Launching an email newsletter? 14 tips.

Wednesday, July 26, 2017
Poynter’s Kristen Hare has honored my Chicago Public Square project with a look at what makes it work.

I hope you’ll give it a read.

At her request, I shared 14 tips for launching an email newsletter. And here they are.

  1. Have a clear idea of your mission.
    One of the joys of email is that it can be as long as you’d like. Knowing early on what fits and what doesn’t helps establish your brand—and provides useful boundaries to keep you from going nuts.
  2. Make sure your From field is clear and compelling.
    It determines whether anyone opens your email.
  3. Put your most interesting words at the start of your Subject (headline) field.
    If your subject line’s boring, all the work that follows may go for naught.
  4. Include multiple links in each dispatch.
    Even—maybe especially—if you’re sending readers to off-site content, the relative popularity of those links gives you valuable intel.
  5. Track your metrics religiously—at least daily.
    Don’t let fresh and unique intel go to waste.
  6. Watch for engagement patterns within individual issues.
    For instance:
    • If one link is highly clicked within a cluster of poorly-clicked links, your audience is telling you that either the subject’s of greater interest than you expected, or you did a less-than-optimal job of presenting the surrounding material.
    • Or if one link is poorly clicked within a cluster of highly-clicked links, your audience is telling you either the subject’s of lesser interest than you expected, or you did a less-than-optimal job of presenting that material.
  7. Use social media shamelessly to drive signups.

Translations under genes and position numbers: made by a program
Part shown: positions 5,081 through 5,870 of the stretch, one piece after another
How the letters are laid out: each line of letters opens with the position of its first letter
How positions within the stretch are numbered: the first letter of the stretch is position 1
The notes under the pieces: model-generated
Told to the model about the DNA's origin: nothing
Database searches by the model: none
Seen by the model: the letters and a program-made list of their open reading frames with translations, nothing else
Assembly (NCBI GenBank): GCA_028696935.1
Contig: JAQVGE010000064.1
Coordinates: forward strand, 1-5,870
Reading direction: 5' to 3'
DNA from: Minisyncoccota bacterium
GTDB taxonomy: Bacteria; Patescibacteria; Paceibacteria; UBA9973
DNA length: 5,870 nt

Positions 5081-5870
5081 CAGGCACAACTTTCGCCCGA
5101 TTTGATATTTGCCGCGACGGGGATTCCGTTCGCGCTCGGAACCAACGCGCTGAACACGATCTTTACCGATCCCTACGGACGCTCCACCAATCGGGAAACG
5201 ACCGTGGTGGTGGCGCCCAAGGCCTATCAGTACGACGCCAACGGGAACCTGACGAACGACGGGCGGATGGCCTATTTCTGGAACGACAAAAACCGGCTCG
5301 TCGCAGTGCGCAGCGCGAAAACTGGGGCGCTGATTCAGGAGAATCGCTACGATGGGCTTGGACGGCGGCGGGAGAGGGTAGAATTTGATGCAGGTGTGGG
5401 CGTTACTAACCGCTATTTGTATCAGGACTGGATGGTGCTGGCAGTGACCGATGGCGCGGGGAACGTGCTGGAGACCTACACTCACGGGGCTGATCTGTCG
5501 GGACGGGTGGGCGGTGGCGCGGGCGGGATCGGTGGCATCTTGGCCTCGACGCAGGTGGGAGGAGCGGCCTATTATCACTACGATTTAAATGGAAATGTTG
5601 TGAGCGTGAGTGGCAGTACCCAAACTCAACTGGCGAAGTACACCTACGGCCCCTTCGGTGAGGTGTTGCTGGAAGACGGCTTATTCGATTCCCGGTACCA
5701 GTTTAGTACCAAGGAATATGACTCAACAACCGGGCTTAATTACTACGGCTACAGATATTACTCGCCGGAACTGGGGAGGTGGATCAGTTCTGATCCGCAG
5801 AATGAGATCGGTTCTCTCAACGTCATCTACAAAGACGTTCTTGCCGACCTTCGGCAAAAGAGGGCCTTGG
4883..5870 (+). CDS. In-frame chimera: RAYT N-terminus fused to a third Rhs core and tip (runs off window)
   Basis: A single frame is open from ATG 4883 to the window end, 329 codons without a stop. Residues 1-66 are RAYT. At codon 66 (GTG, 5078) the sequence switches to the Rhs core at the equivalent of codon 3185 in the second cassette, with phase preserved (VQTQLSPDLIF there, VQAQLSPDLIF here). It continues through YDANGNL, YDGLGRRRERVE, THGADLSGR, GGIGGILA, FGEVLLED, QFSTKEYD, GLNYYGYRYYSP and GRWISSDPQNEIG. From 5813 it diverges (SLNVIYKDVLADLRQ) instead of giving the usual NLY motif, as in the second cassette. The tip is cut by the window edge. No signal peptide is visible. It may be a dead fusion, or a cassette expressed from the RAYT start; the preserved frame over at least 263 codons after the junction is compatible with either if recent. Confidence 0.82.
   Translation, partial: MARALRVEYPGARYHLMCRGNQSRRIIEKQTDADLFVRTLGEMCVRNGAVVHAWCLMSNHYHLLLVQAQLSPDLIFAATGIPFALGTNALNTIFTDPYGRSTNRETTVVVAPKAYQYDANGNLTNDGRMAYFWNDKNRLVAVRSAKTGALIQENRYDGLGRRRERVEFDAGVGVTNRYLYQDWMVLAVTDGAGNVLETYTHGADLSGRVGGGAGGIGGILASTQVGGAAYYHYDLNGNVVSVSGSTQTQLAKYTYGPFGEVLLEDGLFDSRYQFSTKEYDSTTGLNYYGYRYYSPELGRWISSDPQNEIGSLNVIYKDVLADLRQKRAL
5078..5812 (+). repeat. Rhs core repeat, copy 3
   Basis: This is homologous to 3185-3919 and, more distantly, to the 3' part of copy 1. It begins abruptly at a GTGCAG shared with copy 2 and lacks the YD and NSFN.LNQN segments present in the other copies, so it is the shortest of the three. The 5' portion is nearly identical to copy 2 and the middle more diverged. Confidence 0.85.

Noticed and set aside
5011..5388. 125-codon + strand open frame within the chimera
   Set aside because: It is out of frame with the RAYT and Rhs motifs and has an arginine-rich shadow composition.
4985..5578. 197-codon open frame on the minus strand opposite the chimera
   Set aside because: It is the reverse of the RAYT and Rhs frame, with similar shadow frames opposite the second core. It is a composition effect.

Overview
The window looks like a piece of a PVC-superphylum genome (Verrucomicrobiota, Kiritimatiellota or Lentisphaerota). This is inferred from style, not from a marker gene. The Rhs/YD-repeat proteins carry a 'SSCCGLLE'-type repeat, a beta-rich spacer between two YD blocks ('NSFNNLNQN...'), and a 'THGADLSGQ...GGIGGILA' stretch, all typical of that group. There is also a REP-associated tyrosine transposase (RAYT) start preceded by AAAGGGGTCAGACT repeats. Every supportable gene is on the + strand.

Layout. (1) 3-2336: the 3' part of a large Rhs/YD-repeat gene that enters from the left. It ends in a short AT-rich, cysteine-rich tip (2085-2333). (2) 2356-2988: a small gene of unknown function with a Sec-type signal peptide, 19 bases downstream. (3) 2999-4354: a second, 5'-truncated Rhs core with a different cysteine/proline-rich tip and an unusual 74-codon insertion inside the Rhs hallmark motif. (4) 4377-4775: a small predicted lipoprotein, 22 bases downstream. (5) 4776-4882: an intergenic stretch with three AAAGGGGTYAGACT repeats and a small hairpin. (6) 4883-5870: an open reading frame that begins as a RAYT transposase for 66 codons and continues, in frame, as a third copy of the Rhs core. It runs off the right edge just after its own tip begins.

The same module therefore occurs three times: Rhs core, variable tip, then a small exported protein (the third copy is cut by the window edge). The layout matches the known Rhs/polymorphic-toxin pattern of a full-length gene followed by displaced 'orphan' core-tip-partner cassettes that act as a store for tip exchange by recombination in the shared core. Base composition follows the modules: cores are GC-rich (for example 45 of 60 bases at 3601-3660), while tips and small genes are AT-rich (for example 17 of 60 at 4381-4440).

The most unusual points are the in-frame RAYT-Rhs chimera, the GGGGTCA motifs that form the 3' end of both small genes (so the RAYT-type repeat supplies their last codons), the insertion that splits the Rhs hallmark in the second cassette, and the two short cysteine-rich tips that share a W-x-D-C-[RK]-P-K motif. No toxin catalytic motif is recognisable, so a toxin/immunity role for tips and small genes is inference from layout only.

Your roster of Facebook friends is especially valuable in building a core audience.
  8. Stick to one responsive-design column.
    Smartphones render multicolumn email illegible.

  9. Don’t waste Subject field space with the date.
    Email software tells your subscribers when you pressed Send.
  10. Don’t capitalize every word in your subject line.
    Engaging, concrete words—proper nouns—get lost that way.
  11. Don’t give away the whole story within your email.
    Approach each item like a long headline. Aim to give readers enough to make the email itself a satisfying experience while also giving them reason (a “curiosity gap”) to click to learn more.
  12. Don’t worry about dispatch frequency.
    One of the joys of email is that it arrives when it arrives. Because everyone checks an email inbox all the way back to the last time, your email will be seen. More important: Make sure every issue is rewarding.
  13. Don’t use images for images’ sake.
    If they’re not vivid and compelling at smartphone screen resolution, they just waste space and push down more actionable content. So lose that hulking masthead or logo at the top of your email; people don’t open email if they don’t know who sent it, and your From field will have made that clear. Don’t make readers scroll any more than necessary to get to the good stuff.

If you’d like help improving your email presence, drop me a line.

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